A report from the Mudslinger mountain bike race

A report from the Mudslinger mountain bike race

Mielle Blomberg smiling through the muck.
(Photo: Shane Young/Oregon Velo)

Mielle Blomberg, blogger and team member of Les Femmes de S+M, and sent in this race report from yesterday’s Mudslinger cross-country mountain bike race. — Judd Eustice

As race promoter Mike Ripley blew the starting whistle for the rain-soaked racers, we sounded like a flock of angry geese in the middle of the gravel road as our disc brakes sounded off in unison. 325 of my closest mountain bike racing friends took part in yesterday’s wet adventure, also known as the the Mudslinger, held in Blodgett, Oregon for its 25th year.

Ripley reported that of the 325 total racers, 50 were beginners and, in a sign of the mountain biking’s general health in Oregon, 25% of the entire turnout where first-time riders or juniors.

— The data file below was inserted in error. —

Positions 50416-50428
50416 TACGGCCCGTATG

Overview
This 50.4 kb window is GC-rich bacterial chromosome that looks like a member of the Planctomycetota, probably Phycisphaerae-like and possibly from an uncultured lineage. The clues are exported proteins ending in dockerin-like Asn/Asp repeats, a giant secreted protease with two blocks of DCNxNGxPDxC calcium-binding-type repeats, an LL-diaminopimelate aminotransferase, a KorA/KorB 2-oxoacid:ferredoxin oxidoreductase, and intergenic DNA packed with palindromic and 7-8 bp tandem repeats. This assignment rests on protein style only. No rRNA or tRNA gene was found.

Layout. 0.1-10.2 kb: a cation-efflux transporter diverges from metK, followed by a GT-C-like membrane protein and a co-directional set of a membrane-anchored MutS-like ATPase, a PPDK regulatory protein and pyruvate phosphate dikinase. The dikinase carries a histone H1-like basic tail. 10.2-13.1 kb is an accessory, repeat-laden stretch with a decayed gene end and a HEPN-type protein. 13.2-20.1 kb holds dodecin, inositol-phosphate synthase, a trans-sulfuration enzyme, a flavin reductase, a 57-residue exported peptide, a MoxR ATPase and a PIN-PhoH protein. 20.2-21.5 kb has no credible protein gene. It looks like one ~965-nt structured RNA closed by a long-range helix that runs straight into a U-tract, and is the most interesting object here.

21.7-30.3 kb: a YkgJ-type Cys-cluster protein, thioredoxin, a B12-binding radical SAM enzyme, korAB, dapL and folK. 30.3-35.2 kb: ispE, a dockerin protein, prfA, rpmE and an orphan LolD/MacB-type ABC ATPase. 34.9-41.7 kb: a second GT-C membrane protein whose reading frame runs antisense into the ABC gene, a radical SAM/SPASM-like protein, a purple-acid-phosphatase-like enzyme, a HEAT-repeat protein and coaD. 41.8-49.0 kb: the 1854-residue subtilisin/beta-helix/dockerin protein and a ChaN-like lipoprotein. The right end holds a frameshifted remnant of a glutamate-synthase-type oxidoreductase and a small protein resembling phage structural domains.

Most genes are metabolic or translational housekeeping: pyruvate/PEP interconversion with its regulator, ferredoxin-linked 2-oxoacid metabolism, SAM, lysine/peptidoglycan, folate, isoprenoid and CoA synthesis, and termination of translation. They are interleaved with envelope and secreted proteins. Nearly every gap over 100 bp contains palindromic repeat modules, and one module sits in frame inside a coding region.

With a short course of 10.5 miles, the Mudslinger gave new racers a taste of what great singletrack, challenging root sections and 1500 ft. of climbing feels like. This race also offered spectacular views at the top of the exposed climbs. For the higher category riders, 22.5 miles and 3850 ft. of climbing added double the elevation and some very technical trails like “Root Down” and the aptly named “Collarbone Alley” — which has deep gullies called water bars running horizontally across a steep, descending trail.

Everyone had their own goal for this race, like climbing that steep hill that you walked last year, or completing a technical section without “dabbing” a foot down. And for the first time racers, just getting to the finish was an accomplishment.

The mud on Sunday could be described as slick as snot and riding in it felt more like a mud-surfing than mountain bike racing. Photographers positioned themselves at different sections to capture the action and maybe a face plant or two.

Post race, the muddy-faced mob enjoyed pasta, and a massage therapist was on hand with free massages. For those that didn’t take home a medal, they might have taken home one of many raffle items like a new helmet or a set of Rolf-Prima wheels. All I took home was a sack full of muddy clothes, a very tired pair of legs, and memories from another great race.

Browse more stories in our Racing section.

Comments are closed.